Monday, July 12, 2010

My Dog Spot

I’ve always been skeptical of those financial articles that estimate how much it costs to raise a child. I wonder if they’ve really thought through everything that ends up getting purchased over a parenting lifetime. For example, does this estimate include batteries or Band-Aids? Those items have separate lines items on the budget around here. What about Barbies? With or without Dream Houses? And birthday party gifts? That’s another thousand or two right there, even if you don’t pay the extra dollar for the Creative Kidstuff giftwrap.

Looking back at the outlay over the past fifteen years, it’s easy to identify the biggest and most wasted expense. Lessons. Any parent of modest financial means knows how hard it is to say no to the little darling who suddenly must have guitar lessons, or karate lessons, or ice skating lessons, or whatever. Equipment is bought, class times are written on the calendar, and the long trudge to mediocrity begins, enlivened only by the inevitable team “banquet” (there’s a misnomer for you) or interminable recital. I’ve sat outside countless practice studios and athletic fields in my day, hours ticking by and my butt spreading on the plastic seating, while my children engaged in pursuits in which they never, even after years of practice, demonstrated even a minimal level of proficiency.

In other words: The lessons were paid for, but nobody learned anything.

Which is why I was numb to the whole process by the time Mary Katherine declared that private voice lessons were going to be in order, and soon. True, she’s been singing, pretty much nonstop, since she arrived on planet Earth for her current incarnation. Each morning her little infant pipes would greet the dawn with a set of sweet warbles. When she could walk, she realized that a half step up to the dining room was, in fact, a stage, and she began to mount an unending series of productions that might best be called simply “Mary Katherine! The Musical.”

I’d grown so used to hearing her singing voice that I realized I was unable to form an opinion about its quality. It was just part of the whole Mary Katherine Package, and I’d never thought to consider that it be an actual talent, let alone one that required private lessons.

So she started working with a voice teacher.

And it worked.

The first inkling came about a month after she started taking lessons. We were all hanging out and doing homework when she began to sing something called “Beautiful Candy.” But, like, she really sang it. With volume and diction and the whole works. Emma and I stared at each other in amazement. Could Mary Katherine actually be, well, talented?

She kept up with the weekly lessons, and she kept getting better. After years of watching my children’s progress charts consist solely of flatlines, I began to see an upward trajectory, with each week bringing a new level of achievement.

Hold on, there, cowgirl, I told myself. There’s still the recital to be gotten through. Sure, she sounds great in the kitchen, but put her in front of an audience and she could start honking like a goose. I decided to reserve judgment (a new thing for me; it was kind of fun, really).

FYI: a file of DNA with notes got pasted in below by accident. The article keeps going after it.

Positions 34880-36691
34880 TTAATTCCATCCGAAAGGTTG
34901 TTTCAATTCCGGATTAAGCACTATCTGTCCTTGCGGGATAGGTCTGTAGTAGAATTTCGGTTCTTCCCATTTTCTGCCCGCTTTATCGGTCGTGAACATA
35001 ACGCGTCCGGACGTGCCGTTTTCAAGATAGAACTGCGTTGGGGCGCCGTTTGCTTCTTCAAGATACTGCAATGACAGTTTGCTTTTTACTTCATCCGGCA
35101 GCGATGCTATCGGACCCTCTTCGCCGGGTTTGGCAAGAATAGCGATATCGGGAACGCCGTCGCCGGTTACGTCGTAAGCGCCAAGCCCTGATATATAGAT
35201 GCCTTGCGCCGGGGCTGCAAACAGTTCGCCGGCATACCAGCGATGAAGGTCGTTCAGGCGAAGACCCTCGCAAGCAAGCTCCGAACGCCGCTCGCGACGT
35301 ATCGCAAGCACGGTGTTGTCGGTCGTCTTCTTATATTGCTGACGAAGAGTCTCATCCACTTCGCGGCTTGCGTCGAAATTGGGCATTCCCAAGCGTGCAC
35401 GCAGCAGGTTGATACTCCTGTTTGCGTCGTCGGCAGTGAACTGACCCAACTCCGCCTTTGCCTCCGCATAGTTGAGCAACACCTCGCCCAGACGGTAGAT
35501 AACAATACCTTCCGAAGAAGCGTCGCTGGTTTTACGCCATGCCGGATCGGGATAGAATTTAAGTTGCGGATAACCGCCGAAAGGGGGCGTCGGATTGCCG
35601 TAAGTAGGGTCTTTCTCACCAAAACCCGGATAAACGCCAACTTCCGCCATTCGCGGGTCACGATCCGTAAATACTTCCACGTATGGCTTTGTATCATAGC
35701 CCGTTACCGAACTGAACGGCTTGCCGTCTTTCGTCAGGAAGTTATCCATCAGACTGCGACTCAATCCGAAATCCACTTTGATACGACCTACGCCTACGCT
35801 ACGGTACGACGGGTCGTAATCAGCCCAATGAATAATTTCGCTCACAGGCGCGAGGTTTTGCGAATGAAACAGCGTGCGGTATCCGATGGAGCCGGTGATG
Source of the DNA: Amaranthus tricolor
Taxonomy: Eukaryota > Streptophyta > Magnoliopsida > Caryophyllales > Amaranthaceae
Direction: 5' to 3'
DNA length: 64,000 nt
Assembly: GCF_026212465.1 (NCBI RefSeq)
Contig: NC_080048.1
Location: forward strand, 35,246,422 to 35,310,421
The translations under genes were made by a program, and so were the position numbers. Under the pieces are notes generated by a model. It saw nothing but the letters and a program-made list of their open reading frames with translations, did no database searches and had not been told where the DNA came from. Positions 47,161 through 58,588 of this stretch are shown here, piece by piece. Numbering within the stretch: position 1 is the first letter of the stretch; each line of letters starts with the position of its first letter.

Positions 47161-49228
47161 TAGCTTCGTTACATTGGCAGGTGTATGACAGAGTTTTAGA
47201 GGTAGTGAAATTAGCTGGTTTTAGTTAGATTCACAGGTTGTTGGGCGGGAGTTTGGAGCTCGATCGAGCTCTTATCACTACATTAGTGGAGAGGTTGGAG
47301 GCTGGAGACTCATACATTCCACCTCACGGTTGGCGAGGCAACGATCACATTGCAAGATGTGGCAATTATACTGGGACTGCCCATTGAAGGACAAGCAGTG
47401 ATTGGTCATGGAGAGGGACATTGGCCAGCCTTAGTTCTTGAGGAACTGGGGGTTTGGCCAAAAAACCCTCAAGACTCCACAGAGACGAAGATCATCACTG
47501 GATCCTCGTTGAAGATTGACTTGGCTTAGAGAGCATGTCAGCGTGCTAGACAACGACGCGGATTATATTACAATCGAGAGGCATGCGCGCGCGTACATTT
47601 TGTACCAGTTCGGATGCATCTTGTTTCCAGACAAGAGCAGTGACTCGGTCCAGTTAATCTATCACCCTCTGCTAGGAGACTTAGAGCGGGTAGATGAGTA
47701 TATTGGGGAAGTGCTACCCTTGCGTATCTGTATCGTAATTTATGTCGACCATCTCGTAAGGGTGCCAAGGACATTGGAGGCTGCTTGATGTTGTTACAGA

Recital day dawned and we gathered at the studio. Emma, who maintains a primary residence in Sporty World, gaped at the assembled performers as if they were from another planet. When a teacher suggested to the singers that they step into a private room to start “vocalizing,” Emma turned to me for a translation. “It’s like warming up before the game, doing some stretches and drooling.”

Long stare. “It’s ‘dribbling,’ Mom, not ‘drooling.’”

I went back to my crossword puzzle.

We filed in. The first singers grimly made it to the last bar of their songs, dignity relatively intact. Then it was time for Mary Katherine’s first number, “Now is the Month of May.” Old, English, heavy on the fa la las. Halfway through, it was clear that she had forgotten all the words to the next verse. Without skipping a beat, she filled the vacuum with a megawatt smile and an endearing little shrug. The kid did everything but wink. The audience chuckled. She finished. Not bad, I thought.

More singers. Her next song. She positioned herself in front of the crowd and, before giving her starting nod to the pianist, she did that smile thing again, giving the crowd a look that managed to be confident, funny and endearing, all at once. It seemed to say, “I’ll probably forget some lyrics this time too, but don’t worry, we’ll have fun together.”

“My Dog Spot” is not generally what you’d generally call a crowd-pleaser, but she killed with it. Suddenly I was seeing little gestures and shoulder wiggles that I’d never seen before. She must have picked them up in her former life as a Big Band singer. She seemed to be having so much fun, and, by the end of that silly little tune, so were we.

She had two more numbers after that, and each time she came up, you could feel the crowd collectively moving forward in their seats. They loved her. I thought about that. Other people loved her, not just her relatives. The best part, for me, was that all the things I had seen over the years, all the joy and goodness that radiated from this little person, were clearly available for others to appreciate. It seems to be an immutable law of the universe that You Can’t Not Love Mary Katherine, and the crowd was ready to obey.

When the recital was over, I was speechless, which is not my usual state of being. But all I could do was hold her close and kiss the top of her head and whisper, “good job” in her ear.

I had, finally, gotten my money’s worth.

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